5067.272.2 ± 4.5378.6 ± 2.387.74 ± 0.499.90 ± 0.3033.3 ± 0.280.09 ± 0.67−0.60 ± 0.78
15067.269.1 ± 4.2777.7 ± 3.472.66 ± 0.163.56 ± 0.1633.5 ± 2.250.17 ± 5.552.67 ± 0.40
DTX:OTH
1:11
5026.674.1 ± 5.2578.9 ± 1.682.85 ± 0.209.20 ± 0.2032.6 ± 0.530.11 ± 2.35−0.47 ± 0.70
10026.670.5 ± 3.1176.8 ± 5.031.38 ± 0.064.75 ± 0.3132.4 ± 0.360.10 ± 2.813.47 ± 0.96
15026.670.8 ± 5.4474.5 ± 5.860.93 ± 0.073.14 ± 0.2532.2 ± 1.000.16 ± 3.594.17 ± 1.03
EE, encapsulation efficiency; DL, drug loading; PDI, poly-dispersity index.
Table 3. Pharmacokinetic parameters after intravenous injection of docetaxel (DTX) and osthol (OTH).
Table 3. Pharmacokinetic parameters after intravenous injection of docetaxel (DTX) and osthol (OTH).
ParametersDTX SolutionDTX MicelleOTH SolutionOTH MicelleDTX in Combination SolutionDTX in Combination MicelleOTH in Combination SolutionOTH in Combination Micelle
Dose (µg·kg−1)10,00010,00012,00012,00010,00010,00012,00012,000
AUC (min·µg·mL−1)222 ± 16.6205 ± 43.3274 ± 41.6177 ± 23.5183 ± 11.7244 ± 42.4246 ± 7.3212 ± 24.2
CLt
(mL·kg−1·min)
45.2 ± 3.4450.1 ± 9.4744.6 ± 7.3768.5 ± 9.354.8 ± 3.6541.8 ± 7.448.7 ± 1.4557.1 ± 6.21
a AUC, area under the curve; c CLt, total clearance.
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Jo, M.J.; Lee, Y.J.; Park, C.-W.; Chung, Y.B.; Kim, J.-S.; Lee, M.K.; Shin, D.H. Evaluation of the Physicochemical Properties, Pharmacokinetics, and In Vitro Anticancer Effects of Docetaxel and Osthol Encapsulated in Methoxy Poly(ethylene glycol)-b-Poly(caprolactone) Polymeric Micelles. Int. J. Mol. Sci. 2021, 22, 231. https://doi.org/10.3390/ijms22010231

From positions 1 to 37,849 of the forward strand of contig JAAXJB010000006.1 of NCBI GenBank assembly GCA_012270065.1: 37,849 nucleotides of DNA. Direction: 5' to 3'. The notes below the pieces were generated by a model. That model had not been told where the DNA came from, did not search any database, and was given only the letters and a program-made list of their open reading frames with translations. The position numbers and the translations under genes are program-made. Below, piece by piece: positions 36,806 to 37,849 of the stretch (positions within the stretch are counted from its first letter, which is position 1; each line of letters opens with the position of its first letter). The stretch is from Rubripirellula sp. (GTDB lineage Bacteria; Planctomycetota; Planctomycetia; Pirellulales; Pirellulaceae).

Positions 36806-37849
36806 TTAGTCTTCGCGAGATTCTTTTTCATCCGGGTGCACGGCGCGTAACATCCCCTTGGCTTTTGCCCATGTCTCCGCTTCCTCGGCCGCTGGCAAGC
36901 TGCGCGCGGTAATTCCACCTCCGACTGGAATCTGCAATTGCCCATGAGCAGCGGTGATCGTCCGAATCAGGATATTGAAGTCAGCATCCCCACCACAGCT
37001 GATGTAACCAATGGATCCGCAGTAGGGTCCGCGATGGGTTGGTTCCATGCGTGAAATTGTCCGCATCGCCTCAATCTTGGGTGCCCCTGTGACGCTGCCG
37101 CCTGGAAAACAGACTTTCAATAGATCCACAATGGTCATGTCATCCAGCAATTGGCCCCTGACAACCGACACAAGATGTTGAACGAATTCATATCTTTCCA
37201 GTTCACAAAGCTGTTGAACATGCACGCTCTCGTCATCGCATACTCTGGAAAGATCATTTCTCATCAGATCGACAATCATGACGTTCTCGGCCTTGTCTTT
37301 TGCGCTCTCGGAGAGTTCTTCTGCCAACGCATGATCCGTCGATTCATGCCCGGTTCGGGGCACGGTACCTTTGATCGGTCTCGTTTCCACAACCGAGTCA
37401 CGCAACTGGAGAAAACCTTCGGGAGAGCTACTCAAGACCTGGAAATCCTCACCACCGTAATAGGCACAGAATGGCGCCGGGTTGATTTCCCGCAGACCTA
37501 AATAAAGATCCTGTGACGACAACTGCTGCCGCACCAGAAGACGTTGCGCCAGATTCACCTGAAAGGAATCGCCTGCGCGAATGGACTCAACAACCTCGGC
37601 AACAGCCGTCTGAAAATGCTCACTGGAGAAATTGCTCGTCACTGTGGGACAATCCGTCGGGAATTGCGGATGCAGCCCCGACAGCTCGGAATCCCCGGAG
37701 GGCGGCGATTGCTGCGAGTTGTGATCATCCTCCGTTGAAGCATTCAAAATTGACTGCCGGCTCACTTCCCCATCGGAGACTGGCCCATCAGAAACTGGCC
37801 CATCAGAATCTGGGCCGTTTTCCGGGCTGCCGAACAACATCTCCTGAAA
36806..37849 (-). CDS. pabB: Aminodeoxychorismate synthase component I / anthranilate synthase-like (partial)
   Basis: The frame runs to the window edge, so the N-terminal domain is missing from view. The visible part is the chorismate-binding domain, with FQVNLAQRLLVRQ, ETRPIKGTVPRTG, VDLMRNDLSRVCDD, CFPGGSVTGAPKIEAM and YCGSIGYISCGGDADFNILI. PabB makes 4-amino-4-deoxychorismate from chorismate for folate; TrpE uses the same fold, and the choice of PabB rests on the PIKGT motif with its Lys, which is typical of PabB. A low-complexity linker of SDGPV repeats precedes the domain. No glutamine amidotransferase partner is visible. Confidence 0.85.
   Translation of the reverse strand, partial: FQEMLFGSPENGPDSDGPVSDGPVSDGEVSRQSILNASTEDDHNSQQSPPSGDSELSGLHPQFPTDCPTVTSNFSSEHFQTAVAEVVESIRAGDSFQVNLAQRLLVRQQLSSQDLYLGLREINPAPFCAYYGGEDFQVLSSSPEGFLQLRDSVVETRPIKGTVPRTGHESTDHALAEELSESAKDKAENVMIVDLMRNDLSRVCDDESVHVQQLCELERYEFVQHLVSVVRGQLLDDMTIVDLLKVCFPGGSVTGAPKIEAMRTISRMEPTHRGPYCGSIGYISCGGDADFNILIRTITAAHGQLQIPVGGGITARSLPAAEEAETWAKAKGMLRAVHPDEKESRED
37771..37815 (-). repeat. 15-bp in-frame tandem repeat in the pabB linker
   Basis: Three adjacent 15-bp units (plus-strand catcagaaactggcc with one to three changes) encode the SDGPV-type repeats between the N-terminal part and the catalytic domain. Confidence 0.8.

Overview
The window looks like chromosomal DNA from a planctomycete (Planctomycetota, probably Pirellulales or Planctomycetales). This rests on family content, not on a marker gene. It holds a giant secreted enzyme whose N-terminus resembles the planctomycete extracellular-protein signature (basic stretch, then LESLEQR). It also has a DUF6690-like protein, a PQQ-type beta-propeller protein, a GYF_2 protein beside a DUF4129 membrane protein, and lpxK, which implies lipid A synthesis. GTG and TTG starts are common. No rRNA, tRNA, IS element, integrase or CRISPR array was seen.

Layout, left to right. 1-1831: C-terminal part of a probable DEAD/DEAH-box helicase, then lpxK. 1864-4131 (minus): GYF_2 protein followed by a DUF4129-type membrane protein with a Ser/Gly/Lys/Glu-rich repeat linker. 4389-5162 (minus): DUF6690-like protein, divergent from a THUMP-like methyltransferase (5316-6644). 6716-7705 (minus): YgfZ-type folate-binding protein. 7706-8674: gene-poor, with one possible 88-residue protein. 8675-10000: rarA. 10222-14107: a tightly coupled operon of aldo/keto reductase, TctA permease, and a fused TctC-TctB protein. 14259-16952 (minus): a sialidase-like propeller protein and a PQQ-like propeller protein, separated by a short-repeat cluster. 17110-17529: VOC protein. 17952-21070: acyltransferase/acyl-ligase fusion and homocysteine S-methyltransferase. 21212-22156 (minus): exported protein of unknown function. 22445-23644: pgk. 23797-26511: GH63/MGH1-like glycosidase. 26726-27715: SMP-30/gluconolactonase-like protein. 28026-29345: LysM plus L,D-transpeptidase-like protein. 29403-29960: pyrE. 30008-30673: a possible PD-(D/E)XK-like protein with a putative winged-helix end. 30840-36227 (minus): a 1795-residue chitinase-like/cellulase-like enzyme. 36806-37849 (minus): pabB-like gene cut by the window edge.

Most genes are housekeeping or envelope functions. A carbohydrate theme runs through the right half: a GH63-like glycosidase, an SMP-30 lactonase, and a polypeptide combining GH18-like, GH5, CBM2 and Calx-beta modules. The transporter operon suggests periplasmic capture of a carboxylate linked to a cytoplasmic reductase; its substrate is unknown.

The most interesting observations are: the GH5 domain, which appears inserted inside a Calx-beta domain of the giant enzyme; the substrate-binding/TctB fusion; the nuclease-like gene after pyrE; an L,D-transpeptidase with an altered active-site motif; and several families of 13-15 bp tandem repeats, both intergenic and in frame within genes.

AMA Style

Jo MJ, Lee YJ, Park C-W, Chung YB, Kim J-S, Lee MK, Shin DH. Evaluation of the Physicochemical Properties, Pharmacokinetics, and In Vitro Anticancer Effects of Docetaxel and Osthol Encapsulated in Methoxy Poly(ethylene glycol)-b-Poly(caprolactone) Polymeric Micelles. International Journal of Molecular Sciences. 2021; 22(1):231. https://doi.org/10.3390/ijms22010231

Chicago/Turabian Style

Jo, Min Jeong, Yu Jin Lee, Chun-Woong Park, Youn Bok Chung, Jin-Seok Kim, Mi Kyeong Lee, and Dae Hwan Shin. 2021. "Evaluation of the Physicochemical Properties, Pharmacokinetics, and In Vitro Anticancer Effects of Docetaxel and Osthol Encapsulated in Methoxy Poly(ethylene glycol)-b-Poly(caprolactone) Polymeric Micelles" International Journal of Molecular Sciences 22, no. 1: 231. https://doi.org/10.3390/ijms22010231